Back in February, IBM announced that SoftLayer was integrating IBM Power Systems into its cloud infrastructure, a move that promised to deliver a level and breadth of services beyond what has traditionally been available over the cloud. Combined with new services and tools announced at the same time, this would help organizations deploy hybrid and private cloud environments.

Back then IBM included the System z in the announcement as well by bolstering its System z cloud portfolio with IBM Wave for z/VM. IBM Wave promises to provide rapid insight into an organization’s virtualized infrastructure with intelligent visualization, simplified monitoring and unified management. Specifically, Wave helps the organization more easily manage large numbers of virtual machines.

Now it is June, the snow has finally melted and IBM’s SoftLayer is introducing Direct Link to the computing public. Direct Link had previously been available to only a select few customers. Direct Link, in effect, is a specialized content delivery network for creating hybrid clouds. Organizations would connect their private IT infrastructure to public cloud resources by going directly to the SoftLayer platform, which streamlines delivery over the network. Direct Link users avoid the need to traverse the public Internet.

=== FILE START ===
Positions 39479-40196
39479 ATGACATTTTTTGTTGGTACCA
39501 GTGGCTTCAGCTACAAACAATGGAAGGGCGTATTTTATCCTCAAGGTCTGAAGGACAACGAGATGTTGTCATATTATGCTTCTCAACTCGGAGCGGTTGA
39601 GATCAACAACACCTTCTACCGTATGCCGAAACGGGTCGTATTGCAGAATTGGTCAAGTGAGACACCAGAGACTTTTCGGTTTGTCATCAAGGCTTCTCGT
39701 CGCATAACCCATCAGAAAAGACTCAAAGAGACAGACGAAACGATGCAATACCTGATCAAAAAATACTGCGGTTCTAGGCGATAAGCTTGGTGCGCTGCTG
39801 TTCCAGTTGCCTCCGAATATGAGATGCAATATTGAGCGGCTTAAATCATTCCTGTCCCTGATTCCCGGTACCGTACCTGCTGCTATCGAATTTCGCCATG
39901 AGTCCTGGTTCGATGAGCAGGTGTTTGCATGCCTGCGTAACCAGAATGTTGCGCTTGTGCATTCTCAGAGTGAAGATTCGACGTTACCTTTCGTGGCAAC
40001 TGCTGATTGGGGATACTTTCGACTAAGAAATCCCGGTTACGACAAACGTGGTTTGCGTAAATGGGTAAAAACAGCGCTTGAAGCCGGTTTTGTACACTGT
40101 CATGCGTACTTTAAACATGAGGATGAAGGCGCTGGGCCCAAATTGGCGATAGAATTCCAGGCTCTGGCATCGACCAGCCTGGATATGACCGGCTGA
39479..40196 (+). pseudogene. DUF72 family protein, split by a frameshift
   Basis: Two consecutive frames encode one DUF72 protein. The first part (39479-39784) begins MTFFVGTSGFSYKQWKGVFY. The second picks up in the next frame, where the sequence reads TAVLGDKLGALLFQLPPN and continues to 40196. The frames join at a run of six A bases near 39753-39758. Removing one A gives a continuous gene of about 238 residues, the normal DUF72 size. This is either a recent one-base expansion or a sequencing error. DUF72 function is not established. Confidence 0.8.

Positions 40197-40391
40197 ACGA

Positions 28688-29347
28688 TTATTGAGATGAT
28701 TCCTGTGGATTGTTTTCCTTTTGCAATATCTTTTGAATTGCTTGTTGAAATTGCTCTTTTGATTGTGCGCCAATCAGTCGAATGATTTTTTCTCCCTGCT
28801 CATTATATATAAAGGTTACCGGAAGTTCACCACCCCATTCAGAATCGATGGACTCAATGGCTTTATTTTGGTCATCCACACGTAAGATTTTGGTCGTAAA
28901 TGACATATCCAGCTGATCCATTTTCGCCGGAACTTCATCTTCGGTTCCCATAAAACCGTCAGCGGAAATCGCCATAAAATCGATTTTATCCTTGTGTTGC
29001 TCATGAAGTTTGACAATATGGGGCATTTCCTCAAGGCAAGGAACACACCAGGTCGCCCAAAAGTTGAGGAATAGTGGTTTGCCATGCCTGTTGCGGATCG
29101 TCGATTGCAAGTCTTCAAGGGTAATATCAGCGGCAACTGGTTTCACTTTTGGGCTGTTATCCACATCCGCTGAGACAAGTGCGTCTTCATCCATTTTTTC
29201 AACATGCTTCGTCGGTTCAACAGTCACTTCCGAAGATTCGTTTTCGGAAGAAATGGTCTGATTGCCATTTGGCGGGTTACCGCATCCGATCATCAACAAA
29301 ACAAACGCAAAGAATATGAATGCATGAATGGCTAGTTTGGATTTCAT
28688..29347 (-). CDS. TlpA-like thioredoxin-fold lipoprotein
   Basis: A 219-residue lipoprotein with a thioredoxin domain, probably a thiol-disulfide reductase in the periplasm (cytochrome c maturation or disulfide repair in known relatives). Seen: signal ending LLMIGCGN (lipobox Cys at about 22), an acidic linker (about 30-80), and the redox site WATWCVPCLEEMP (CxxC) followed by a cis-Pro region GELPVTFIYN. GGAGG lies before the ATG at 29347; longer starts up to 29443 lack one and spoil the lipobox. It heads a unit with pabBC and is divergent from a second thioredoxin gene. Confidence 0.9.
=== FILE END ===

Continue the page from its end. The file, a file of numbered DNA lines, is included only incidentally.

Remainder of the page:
The focus here is on hybrid clouds. When an organization with a private cloud, say a mainframe hosting a large amount of IT resources and services behind the firewall, needs resources such as extra capacity or services it doesn’t have, it can turn to the public cloud for those extra resources or services. The combination of the private cloud and tightly connected public cloud resources form a hybrid cloud.  If you’re attending a webinar on hybrid clouds at this point the speaker usually says …and then you just punch out to the public cloud to get x, y, or z resource or service. It always sounds so simple, right?

As far as the System z goes, SoftLayer was not actually integrated with the z in the February announcement, although DancingDinosaur expects it will be eventually if IBM is serious about enterprise cloud computing. For now, the z sits in the on-premise data center, a private cloud so to speak. It runs CICS and DB2 and all the systems it is known for and, especially, security. From there, however, it can connect to an application server, dedicated or virtual, on the SoftLayer Cloud Server to form a Hybrid System z-Enterprise Cloud. As presented at SHARE this past spring, the resulting Hybrid System z-Cloud Enterprise Architecture (slides 46-49) provides the best of both worlds, secure transactions combined with the dynamics of the cloud.